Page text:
When he was running for president, Donald Trump pledged to reduce immigration — both the illegal and legal varieties.
His allies in Congress hope to make good on that promise, and two Republican lawmakers have introduced new legislation targeting legal immigration.
The landmark Immigration and Nationality Act of 1965 eased the path across the nation's borders for people from Asia and Africa — parts of the world that previously had limited opportunity to immigrate to the United States.
Today, a new generation of immigration restrictionists thinks it's time to reduce the overall flow. The junior senators from Arkansas and Georgia, Tom Cotton and David Perdue, are proposing a new law.
"The goal here is to get our immigration levels back to historical norms, to take something of a pause to allow the economy to catch up with the immigrants that we have allowed into our country over the last two generations," Cotton says, "and to focus on the well-being of American citizens, those citizens who are here today, many of whom are struggling economically."
Their bill would do three things: First, limit the number of foreign nationals who are able to get green cards to reunite with their families already in the U.S. — currently the largest category of legal immigrants; second, cut the number of refugees in half; third, eliminate the diversity visa lottery — a program that gives visas to countries with low rates of immigration to the United States.
Cotton says the number of green cards awarded each year — about a million — is excessive.
"In one year, this would reduce it to around 600,000," Cotton says. "Over the span of the 10-year window it would fall to about 500,000."
A plan to cut immigration in half faces entrenched opposition among immigration-friendly Republicans, pro-immigrant Democrats, and business lobbies that favors high immigration rates.
But the proposed law has friends in a high place: Cotton says he's been coordinating with the Trump administration and its coterie of longtime anti-immigration figures, including chief strategist Steve Bannon, Attorney General nominee Jeff Sessions, and Julie Kirchner.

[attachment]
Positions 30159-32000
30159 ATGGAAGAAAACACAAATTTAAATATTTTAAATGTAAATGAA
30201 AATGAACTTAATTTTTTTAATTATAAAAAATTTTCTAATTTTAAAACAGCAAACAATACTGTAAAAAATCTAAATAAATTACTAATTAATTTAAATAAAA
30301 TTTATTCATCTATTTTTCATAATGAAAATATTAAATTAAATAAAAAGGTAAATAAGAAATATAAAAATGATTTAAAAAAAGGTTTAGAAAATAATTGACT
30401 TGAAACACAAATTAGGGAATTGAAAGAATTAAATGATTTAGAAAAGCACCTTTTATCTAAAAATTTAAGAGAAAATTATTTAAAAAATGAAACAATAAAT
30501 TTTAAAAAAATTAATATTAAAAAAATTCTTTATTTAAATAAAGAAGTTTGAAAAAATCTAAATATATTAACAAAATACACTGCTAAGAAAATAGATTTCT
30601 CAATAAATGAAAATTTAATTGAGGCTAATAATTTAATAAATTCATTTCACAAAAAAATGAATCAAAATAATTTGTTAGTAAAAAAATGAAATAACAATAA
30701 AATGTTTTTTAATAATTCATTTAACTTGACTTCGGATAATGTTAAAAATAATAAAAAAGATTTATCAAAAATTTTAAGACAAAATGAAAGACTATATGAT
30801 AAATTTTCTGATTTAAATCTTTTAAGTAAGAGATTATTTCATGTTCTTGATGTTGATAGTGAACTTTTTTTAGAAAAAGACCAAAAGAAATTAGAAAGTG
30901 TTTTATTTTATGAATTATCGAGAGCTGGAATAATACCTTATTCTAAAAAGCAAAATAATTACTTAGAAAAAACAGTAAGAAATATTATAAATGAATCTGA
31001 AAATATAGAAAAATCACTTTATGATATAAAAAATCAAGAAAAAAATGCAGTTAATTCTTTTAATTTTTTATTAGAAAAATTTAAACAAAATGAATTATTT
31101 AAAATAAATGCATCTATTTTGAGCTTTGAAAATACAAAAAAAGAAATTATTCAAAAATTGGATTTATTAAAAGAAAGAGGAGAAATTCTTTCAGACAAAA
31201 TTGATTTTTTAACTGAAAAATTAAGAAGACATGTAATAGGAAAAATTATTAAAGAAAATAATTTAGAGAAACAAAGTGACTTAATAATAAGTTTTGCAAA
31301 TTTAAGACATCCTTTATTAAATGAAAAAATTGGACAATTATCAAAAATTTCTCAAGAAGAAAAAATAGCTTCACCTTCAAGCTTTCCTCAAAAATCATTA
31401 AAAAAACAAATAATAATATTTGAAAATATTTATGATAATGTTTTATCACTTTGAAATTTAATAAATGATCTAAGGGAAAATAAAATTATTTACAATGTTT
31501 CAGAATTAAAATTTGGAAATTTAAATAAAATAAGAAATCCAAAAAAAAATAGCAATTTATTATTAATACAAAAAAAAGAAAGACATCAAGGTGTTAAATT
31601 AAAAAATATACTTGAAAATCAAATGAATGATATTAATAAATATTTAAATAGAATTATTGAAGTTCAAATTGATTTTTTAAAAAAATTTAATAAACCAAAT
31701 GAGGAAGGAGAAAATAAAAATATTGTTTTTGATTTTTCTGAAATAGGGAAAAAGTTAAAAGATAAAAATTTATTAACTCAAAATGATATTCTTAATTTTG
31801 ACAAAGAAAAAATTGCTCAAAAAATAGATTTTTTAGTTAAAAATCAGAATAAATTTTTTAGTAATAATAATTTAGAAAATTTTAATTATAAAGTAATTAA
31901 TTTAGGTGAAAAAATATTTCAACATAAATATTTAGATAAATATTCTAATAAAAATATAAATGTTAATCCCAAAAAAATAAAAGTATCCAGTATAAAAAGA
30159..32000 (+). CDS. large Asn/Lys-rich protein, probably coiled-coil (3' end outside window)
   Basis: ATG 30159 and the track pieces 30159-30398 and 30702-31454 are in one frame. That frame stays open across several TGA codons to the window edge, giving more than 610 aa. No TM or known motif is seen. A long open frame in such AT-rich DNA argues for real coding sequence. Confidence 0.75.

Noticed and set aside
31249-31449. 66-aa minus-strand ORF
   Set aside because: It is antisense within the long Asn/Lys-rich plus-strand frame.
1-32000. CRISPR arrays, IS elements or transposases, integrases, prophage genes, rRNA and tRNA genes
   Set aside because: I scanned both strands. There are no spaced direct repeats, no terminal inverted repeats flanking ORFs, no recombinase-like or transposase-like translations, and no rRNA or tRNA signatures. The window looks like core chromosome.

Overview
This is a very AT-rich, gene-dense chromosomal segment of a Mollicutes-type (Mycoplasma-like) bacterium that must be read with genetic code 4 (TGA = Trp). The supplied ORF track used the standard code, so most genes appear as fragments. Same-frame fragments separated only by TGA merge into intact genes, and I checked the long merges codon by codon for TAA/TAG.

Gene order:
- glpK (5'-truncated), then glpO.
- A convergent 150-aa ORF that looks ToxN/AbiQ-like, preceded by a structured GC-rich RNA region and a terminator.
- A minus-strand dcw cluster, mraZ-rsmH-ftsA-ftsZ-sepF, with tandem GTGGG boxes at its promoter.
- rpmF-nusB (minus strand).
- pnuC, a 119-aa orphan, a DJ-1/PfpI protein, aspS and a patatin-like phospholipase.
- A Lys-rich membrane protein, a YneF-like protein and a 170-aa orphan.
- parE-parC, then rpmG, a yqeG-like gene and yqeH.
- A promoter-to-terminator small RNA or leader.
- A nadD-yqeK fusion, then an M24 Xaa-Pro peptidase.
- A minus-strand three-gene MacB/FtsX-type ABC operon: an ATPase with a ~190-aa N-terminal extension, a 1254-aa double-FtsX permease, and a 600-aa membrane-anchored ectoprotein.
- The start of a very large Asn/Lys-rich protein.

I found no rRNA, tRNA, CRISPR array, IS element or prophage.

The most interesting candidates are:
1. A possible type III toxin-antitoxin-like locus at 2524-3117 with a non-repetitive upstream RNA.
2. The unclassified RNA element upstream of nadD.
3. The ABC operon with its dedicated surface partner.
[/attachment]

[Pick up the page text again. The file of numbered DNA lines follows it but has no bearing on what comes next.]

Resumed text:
Kirchner, the former executive director of the far-right immigration restrictionist group Federation for American Immigration Reform, is now a special political adviser in U.S. Customs and Border Protection.
Linda Chavez, a conservative political commentator who served in the Reagan White House, says these restrictionist voices are being amplified this year.
"I've been around this issue for 35 years," she says. "We've never seen the kind of reception for these groups that we're seeing in the Trump administration."
The idea that the time has come to invite fewer people from around the globe to become Americans is based on the belief that there are simply too many unskilled immigrants, and that they are competing with low-skilled Americans for jobs.
Economists have done studies for and against this theory, and each side fervently defends its case.
"It would be serious, serious changes to the dynamism of the American economy and the American spirit," says Tamar Jacoby, head of Immigration Works USA, a pro-business group that wants more legal immigrant workers.
The arguments are not all economic — there is a cultural component, the notion that it's time to let the American melting pot cool down for a spell.
In the House of Representatives, Rep. Lamar Smith, R-Texas, expects to propose a companion bill to reduce immigration. He is concerned about immigrant enclaves growing in metropolitan areas.
"When you have so many immigrants being admitted, they tend to cluster together, they tend to maybe be a bit more slow in learning the English language, to becoming acculturated, to becoming patriotic Americans," Smith says.
The bill is the first in a series of GOP measures intended to redesign the American immigration system. Everyone agrees immigration desperately needs fixing, but it remains to be seen if Congress is ready to narrow the gate.